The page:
Additionally, some well-recognized methodologies can aid in incident management:
These distinct methodologies focus on managing and enhancing IT services and operations. They each possess unique principles, practices, and methods that ensure the efficiency, reliability, and scalability of IT systems. Both ITIL and SRE include a set of best practices specifically designed to manage incidents effectively.
🛠️ Managing Incidents
Despite no specific frameworks or standards for managing generic incidents like outages or performance issues, we can say that every kind of incident handling process should involves a series of well-defined steps aimed at efficiently resolving incidents, minimizing their impact on the organization and learning from mistakes.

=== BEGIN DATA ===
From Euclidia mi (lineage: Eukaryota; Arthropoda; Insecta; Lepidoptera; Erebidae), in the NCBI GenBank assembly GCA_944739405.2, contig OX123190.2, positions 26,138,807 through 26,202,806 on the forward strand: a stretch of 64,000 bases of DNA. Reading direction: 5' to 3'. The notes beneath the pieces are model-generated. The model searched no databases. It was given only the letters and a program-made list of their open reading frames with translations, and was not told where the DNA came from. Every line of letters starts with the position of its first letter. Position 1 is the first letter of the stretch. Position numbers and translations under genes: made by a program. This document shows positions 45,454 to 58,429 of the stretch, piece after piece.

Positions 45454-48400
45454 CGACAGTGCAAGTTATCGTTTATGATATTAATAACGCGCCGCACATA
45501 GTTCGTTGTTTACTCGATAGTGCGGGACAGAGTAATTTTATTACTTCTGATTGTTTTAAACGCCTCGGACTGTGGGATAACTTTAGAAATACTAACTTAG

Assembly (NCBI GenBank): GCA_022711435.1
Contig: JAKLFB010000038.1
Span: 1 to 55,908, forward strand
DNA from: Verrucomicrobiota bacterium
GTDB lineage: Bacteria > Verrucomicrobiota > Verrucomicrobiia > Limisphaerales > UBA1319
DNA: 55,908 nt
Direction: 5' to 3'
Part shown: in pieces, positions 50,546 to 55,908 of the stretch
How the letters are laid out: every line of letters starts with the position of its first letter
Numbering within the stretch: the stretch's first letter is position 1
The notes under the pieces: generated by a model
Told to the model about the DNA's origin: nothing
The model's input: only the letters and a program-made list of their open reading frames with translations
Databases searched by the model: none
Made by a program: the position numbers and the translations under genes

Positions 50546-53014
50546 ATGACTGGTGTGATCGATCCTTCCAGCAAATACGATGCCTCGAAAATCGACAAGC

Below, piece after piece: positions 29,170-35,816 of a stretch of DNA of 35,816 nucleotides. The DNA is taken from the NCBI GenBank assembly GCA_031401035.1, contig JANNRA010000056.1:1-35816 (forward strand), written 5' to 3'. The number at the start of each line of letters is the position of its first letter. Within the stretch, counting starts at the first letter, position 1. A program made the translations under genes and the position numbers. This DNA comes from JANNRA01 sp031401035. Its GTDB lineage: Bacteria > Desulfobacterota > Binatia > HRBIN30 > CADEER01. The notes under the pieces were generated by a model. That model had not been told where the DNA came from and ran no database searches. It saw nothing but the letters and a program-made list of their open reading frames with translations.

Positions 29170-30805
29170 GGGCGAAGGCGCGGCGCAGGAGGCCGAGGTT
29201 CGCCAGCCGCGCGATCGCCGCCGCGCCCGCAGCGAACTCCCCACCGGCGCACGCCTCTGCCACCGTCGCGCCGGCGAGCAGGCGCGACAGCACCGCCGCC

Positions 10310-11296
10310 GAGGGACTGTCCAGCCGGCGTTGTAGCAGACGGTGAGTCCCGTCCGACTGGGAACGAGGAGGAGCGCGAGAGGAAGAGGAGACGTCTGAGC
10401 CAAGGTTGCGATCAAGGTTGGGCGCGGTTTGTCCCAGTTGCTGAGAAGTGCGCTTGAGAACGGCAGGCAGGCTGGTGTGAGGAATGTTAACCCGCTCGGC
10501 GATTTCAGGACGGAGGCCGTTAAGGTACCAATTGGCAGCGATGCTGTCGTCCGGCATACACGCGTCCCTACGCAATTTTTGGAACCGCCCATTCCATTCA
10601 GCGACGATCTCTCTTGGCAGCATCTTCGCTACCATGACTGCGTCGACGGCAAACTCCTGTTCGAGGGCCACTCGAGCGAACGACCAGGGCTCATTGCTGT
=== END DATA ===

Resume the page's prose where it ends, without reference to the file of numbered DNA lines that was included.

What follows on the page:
These are the main steps that are usually involved in incident management:
The above steps provide a comprehensive view of an incident management process, but they may not always be sufficient to properly handle such situations.
♻️ My 10 Steps Incident Management Process
Based on these steps and incorporating best practices from the methodologies I mentioned above, I have developed a step-by-step process to manage incidents. This is the process I've used over the years, but please be aware that incident management depends on many factors and should be adapted according to your team size, product, customers, and so on.
👉 1/10 - Incident Identification
This is where an irregularity in service is first identified. It might come in the form of an automated system alert, a customer complaint, or a report from a staff member.
👉 2/10 - Defining Roles